Nature lovers across East Anglia have been urged to share the “unknown, unsung and unfunded” wildlife projects in their gardens, communities and landscapes to give social media momentum to a new conservation movement.
A lull in the property market during the coronavirus pandemic has created pent-up demand for farmland – with the lockdown prompting some potential buyers to “pursue a change in lifestyle and escape to the countryside”.
East Anglia’s farming leaders have welcomed a government pledge to create a trade and agriculture commission as a “major step forward” in the campaign to protect the industry from cheap, low-quality food imports.
Farmers and landowners shouldn’t wait for the government to fund all their nature conservation ambitions – and consumers must also be prepared to change in order to help them reverse East Anglia’s wildlife “crisis”.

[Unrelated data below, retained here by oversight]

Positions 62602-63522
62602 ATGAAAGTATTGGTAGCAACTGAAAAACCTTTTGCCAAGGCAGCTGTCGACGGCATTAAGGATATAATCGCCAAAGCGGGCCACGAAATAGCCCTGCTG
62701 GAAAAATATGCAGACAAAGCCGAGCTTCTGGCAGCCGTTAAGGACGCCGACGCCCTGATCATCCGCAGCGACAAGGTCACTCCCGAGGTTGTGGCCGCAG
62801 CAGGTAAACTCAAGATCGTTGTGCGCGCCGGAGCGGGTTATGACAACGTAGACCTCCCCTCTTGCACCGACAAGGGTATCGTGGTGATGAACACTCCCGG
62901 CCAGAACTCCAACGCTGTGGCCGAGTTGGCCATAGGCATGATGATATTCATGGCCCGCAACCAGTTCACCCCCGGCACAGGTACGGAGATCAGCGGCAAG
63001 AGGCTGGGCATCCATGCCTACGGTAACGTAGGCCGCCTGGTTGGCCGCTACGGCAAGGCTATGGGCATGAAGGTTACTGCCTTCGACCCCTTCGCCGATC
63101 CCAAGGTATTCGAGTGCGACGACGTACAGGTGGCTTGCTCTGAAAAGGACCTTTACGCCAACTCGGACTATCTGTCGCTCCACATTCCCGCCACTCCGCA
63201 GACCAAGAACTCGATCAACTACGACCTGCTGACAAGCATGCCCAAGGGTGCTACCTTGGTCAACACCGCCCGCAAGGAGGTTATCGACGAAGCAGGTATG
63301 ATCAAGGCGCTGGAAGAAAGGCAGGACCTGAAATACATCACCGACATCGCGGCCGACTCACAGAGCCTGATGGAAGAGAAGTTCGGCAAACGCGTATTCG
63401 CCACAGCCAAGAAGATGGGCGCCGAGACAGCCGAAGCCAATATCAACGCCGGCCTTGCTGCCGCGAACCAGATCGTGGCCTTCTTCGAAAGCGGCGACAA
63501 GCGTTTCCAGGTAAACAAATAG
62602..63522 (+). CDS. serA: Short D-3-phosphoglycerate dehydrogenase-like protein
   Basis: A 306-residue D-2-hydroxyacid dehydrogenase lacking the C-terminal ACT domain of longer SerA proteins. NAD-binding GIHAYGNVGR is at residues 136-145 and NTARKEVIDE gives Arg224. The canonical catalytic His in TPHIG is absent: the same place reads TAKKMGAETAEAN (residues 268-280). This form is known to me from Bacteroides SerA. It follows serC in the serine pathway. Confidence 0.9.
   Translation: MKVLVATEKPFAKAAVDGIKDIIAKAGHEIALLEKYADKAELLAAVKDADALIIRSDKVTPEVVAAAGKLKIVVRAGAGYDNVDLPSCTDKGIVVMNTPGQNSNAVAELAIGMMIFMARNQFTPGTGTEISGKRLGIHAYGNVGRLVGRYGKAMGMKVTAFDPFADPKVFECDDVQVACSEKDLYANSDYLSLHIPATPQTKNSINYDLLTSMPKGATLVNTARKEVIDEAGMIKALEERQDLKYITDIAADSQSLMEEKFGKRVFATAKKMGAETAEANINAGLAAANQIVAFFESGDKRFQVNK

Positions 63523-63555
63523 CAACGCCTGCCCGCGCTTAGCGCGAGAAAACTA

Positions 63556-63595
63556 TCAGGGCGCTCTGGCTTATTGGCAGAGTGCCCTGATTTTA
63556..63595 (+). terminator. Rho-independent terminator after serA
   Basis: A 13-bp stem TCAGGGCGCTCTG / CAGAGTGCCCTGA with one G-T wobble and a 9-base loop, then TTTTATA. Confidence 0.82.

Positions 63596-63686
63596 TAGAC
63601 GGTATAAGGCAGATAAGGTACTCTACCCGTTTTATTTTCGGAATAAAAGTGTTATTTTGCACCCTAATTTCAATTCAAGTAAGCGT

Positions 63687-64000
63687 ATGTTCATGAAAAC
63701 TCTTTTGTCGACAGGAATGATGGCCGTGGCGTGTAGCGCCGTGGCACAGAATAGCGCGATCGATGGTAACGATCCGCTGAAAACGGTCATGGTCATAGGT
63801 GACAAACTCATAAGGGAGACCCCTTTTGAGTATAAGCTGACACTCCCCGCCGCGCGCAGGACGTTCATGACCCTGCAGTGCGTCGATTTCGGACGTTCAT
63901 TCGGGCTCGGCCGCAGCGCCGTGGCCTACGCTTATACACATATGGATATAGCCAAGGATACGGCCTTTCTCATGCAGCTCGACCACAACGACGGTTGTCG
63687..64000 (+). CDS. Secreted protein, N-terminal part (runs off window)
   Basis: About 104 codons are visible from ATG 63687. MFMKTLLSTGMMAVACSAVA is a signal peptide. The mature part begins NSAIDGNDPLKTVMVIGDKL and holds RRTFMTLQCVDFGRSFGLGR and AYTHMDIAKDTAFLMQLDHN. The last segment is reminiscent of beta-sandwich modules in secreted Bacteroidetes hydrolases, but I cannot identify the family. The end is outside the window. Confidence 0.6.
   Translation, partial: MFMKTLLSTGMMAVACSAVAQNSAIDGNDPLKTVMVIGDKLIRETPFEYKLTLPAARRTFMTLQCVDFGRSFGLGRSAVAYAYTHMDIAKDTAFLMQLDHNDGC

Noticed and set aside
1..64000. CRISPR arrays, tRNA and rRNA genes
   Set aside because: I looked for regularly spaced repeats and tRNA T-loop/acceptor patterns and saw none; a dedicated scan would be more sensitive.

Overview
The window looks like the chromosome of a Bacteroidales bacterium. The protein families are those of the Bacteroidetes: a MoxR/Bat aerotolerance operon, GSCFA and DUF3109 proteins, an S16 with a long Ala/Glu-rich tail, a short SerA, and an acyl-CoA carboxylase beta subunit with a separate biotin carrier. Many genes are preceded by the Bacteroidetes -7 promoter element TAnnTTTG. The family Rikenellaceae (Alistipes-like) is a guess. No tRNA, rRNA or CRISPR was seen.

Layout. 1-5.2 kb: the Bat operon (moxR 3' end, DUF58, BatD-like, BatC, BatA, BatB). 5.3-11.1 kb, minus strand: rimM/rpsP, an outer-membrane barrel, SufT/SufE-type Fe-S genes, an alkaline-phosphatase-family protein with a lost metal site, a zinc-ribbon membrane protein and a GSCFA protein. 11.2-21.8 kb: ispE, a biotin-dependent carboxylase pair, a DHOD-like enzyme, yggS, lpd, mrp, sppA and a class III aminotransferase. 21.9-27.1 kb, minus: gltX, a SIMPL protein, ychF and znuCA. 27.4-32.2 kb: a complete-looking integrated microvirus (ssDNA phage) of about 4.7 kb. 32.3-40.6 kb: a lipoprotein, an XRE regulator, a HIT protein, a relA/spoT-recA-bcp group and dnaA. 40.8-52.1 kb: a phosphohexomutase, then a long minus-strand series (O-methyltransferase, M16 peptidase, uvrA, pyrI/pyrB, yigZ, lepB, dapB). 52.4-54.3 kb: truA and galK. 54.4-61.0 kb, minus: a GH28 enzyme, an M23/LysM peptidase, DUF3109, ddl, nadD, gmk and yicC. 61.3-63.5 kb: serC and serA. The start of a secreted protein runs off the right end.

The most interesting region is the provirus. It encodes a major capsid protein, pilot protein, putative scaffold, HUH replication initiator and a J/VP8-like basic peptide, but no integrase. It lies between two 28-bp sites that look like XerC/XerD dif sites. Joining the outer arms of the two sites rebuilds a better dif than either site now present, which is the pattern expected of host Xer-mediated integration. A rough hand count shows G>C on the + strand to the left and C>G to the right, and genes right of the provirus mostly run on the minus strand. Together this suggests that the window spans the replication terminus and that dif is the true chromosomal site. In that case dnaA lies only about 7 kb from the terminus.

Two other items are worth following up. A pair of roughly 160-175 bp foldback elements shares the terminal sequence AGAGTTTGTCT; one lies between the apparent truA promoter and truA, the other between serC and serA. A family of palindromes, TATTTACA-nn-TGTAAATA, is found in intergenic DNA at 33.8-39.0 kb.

More than a million people have signed a petition urging the government not to undermine British farming standards by allowing cheap, low-quality foods like chlorinated chicken to be imported under new trade deals.
A wildly ambitious 50-year project has been launched to make East Anglia “one of the world’s great nature reserves” – by inspiring every section of our society to pledge 20pc of their landscape to wildlife.
Farming leaders have urged the government to delay the transition away from EU subsidies and offer immediate assistance to rural businesses with their environmental payments during the coronavirus pandemic.
Two vast tomato greenhouses being built in Norfolk and Suffolk will become a “bankable template” for another 41 sites across the country – putting East Anglia at the forefront of a low-carbon farming revolution.
East Anglia’s rural economy – and the countryside communities who rely on it – need to be protected from the financial impacts of the coronavirus pandemic says CATH CROWTHER, East regional director of the Country Land and Business Association (CLA).